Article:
Towards the self-aware library

It’s the Context, Stupid. This is the mantra Paul Saffo used as a title in one of his essays almost two decades ago. It was on the beginning of Internet, years before Google had built an impressive digital empire on the back of its powerful search engine. But today context has never been so important in providing information to our users.

The future belongs to neither the conduit or content players, but those who control the filtering, searching, and sense-making tools we will rely on to navigate through the expanses of cyberspace. Paul Saffo, Wired, Issue 2.03 | Mar 1994

As a university library we have one essential advantage to Google. We know the learning environment our users are into, because we have an important paper on creating it, or at least we know better than others. But to convert this advantage into something real this knowledge has to be materialized, it has to be programmed in some way. We need to teach the library machine to show what we expect of her. Our users have individual information needs and the library may be able to provide different resources depending on the learning environment they are in to satiate it.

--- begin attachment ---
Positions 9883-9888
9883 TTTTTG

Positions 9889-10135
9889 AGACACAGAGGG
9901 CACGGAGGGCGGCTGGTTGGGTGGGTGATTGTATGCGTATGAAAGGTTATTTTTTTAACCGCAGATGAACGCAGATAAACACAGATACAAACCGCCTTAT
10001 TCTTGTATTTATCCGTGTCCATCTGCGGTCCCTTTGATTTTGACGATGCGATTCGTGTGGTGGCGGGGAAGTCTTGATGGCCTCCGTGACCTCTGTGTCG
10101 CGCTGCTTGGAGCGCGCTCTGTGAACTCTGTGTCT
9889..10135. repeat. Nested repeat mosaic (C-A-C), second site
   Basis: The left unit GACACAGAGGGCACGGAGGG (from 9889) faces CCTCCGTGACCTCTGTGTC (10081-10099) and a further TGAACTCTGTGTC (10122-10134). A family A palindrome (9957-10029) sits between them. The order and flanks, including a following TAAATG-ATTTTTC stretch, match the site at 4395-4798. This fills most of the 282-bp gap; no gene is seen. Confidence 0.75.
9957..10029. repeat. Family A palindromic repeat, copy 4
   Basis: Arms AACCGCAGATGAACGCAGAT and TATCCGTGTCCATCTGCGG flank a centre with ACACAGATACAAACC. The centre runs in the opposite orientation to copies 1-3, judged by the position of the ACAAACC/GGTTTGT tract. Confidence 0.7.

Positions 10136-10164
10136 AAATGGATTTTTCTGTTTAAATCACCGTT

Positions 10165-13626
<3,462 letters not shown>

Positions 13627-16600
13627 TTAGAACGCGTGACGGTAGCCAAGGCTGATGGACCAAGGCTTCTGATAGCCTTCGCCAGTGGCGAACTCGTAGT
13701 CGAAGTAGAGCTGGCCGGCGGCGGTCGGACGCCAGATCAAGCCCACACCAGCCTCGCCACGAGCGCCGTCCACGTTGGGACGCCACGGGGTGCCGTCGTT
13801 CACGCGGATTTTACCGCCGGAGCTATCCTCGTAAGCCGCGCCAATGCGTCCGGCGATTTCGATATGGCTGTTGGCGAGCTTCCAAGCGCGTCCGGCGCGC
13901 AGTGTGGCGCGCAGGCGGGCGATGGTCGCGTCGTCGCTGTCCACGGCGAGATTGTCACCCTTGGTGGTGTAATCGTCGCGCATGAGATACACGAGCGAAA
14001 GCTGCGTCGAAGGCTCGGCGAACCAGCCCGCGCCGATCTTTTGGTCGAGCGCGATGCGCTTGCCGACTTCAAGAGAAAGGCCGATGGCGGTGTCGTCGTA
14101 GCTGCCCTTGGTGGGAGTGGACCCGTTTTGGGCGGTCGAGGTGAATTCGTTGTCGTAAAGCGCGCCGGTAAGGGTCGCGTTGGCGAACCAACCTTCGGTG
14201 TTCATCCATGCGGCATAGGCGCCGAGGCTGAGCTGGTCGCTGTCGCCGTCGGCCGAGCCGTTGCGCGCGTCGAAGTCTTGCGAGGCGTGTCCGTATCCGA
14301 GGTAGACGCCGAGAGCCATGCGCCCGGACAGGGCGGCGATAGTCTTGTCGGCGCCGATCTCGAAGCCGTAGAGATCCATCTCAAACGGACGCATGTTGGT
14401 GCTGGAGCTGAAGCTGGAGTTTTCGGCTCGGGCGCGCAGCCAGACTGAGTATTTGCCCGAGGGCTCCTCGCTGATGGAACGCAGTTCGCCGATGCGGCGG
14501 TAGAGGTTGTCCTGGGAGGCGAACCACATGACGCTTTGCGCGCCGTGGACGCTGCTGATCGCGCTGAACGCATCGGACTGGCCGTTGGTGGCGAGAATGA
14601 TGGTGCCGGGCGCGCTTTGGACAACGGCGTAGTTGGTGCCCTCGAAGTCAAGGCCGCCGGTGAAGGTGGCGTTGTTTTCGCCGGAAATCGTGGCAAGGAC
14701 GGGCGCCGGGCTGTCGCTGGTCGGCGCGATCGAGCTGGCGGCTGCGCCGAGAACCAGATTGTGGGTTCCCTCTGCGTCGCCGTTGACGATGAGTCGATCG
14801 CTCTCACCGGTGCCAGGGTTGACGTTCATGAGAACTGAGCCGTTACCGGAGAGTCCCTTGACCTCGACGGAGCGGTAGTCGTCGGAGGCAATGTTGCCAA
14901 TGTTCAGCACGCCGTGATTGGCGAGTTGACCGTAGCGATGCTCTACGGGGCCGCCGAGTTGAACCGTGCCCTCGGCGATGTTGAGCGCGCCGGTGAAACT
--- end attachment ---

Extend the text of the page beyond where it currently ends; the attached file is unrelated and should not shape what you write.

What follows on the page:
Library has to be self-aware of its contents and of its context. Who I am (or what I have assuming it’s a digital organism) and where I am are the two questions that the library has to answer in order to provide better content. Maybe the idea of a single search box, the open window to all contents, is not only a lost battle won by Google but not the important one to be fought for libraries. And we have to build the tools to win this one.

About this post

This post was first published on LibTechNotes, a blog from the Library team at the Universitat Oberta de Catalunya to share our everyday findings, solutions and inspirations.